Wednesday, October 3, 2012

Basing Techniques

I have had several people ask me how I created the bases for the Carthaginian unit that I posted recently. Here is a step-by-step guide of what I do to create my bases:

  1. Apply the ground texture. I am currently using the new Citadel Texture paint Armageddon Dust. I converted to this texture paint only recently and I am very happy with the results. It allows me to create a very uneven and realistic looking earth. Scoop the texture paint out of the pot using something other than your paintbrush - I use the long wooden stir-sticks from Starbucks. Once you have a glob out and ready, use an old and stiff brush to "push" the texture around the base. Be sure to cover the base unevenly and in a realistic manner. Have some fun with this step - it is almost like finger painting!
  2. After the texture has had plenty of time to dry, wash the entire base using a brown shade (I use Games Workshop's Agrax Earthshade). Again, the earth is not uniform, so you can vary the water-to-wash ratio on the same base, leaving some areas darker than others. This is a good thing.
  3. Wash the base again using Games Workshop's Seraphim Sepia or something similar. This is an orange/gold wash and it should not be used cover the entire base. Use it as a highlight and in patches and swaths to add visual interest and additional color differentiation to the base.
  4. Dry brush the entire base using a medium brown color. I used Vallejo Tan-Earth.
  5. Dry  brush the base a second time, this time be a little more light-handed and use a very light color to catch the highlights of your texture. I use Games Workshop Ushabti Bone for this final highlight.
  6. Apply rocks and tufts of grass. This is the final touch that really brings the base to life. I use tiny rocks that I pick up while out hiking and apply them to the base using superglue. The tufts of grass are made by Army Painter. A couple of important tips on this step:
    1. Use rocks of varying sizes and group them together in places to add visual interest.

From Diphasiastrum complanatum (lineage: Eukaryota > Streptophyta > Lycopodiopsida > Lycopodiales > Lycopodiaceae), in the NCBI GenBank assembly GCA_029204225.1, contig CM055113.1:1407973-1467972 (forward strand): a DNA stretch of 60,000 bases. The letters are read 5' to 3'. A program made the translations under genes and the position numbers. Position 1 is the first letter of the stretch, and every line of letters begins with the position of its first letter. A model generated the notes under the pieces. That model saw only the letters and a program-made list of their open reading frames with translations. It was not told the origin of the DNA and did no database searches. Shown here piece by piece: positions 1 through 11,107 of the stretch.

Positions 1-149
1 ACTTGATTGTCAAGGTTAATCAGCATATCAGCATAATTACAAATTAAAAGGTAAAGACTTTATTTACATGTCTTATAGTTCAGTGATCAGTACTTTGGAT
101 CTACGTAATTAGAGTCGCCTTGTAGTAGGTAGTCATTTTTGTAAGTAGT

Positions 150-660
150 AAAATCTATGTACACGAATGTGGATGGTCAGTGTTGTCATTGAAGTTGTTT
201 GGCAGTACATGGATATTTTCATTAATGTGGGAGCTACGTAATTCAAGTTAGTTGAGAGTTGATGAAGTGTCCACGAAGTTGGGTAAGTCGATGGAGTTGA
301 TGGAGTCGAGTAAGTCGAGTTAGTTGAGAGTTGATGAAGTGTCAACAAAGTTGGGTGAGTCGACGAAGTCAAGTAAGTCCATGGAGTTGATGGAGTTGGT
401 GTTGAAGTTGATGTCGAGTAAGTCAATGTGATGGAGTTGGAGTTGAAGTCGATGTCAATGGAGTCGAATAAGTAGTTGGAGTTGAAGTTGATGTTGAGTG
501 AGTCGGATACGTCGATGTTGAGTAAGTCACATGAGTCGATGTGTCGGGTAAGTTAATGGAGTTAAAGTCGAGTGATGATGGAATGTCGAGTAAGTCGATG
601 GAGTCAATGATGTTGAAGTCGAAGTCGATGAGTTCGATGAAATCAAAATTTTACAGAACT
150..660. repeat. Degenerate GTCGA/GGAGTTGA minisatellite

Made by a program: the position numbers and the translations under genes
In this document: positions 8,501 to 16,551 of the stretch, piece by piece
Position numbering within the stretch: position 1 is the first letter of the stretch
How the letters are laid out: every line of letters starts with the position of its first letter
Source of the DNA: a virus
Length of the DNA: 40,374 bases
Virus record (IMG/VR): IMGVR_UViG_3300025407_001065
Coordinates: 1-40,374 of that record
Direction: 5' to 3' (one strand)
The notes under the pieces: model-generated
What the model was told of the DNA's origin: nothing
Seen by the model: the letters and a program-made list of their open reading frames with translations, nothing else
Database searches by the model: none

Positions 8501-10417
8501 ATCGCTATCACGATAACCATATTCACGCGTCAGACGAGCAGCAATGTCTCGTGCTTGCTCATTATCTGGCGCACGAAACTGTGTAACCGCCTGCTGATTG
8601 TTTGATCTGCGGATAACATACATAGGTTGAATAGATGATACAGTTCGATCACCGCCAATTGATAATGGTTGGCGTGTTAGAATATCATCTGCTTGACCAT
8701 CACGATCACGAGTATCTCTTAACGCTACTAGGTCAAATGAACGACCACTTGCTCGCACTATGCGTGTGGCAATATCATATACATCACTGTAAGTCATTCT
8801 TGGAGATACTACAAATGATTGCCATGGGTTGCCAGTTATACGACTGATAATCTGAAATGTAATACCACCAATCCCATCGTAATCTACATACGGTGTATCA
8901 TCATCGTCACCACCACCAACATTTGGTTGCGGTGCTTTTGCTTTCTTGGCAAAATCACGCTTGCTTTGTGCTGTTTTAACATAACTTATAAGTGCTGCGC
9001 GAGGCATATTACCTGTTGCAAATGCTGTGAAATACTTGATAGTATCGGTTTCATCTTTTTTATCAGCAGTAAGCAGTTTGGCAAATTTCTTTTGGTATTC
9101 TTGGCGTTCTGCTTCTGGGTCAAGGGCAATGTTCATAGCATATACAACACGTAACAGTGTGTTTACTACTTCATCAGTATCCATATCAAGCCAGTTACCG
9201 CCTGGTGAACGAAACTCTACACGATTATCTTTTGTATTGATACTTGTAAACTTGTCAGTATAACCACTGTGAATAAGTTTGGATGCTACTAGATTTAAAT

2. Do not use a single color of grass. Again, the earth does not work this way (unless you are on a golf course). Use several colors of grass and group them together in bunches.
    3. Placing a rock immediately next to a tuft of grass is always great.
That is it. I know some people dread the process of basing their painted models, but I find it a very enjoyable and creative process.

Step 1: Apply the texture unevenly.

Step 2: Wash the base using a brown shade.

Step 3: Wash portions of the base using a sepia shade.

Steps 4 & 5: Drybrush twice. 

Step 6: Apply different sizes and colors of rocks and grass.


  1. This method is very pleasing on the eye, I think I'll get me some of those tufts, they do give the bases that little bit extra. Nice one Jonathan, thanks for the how to!!

  2. Looks good. I wonder what paint color the armageddon dust matches.

    1. That is a good question. It is a very light tan color - so in the Citadel paint range I would say that Karak Stone would be pretty close.

  3. Very nice bases, simple and effective, and looks very realistic! Thanks for the post!

  4. Nice blog, with lots of goos how-tos. Will be following you from now on.


  5. As a fellow blogger, I wonder how a great post like this slipped across my radar screen. Great tutorial!

    Your basing is top notch. There is always something growing and something fading in my garden so like you, I mix tufts of different colors.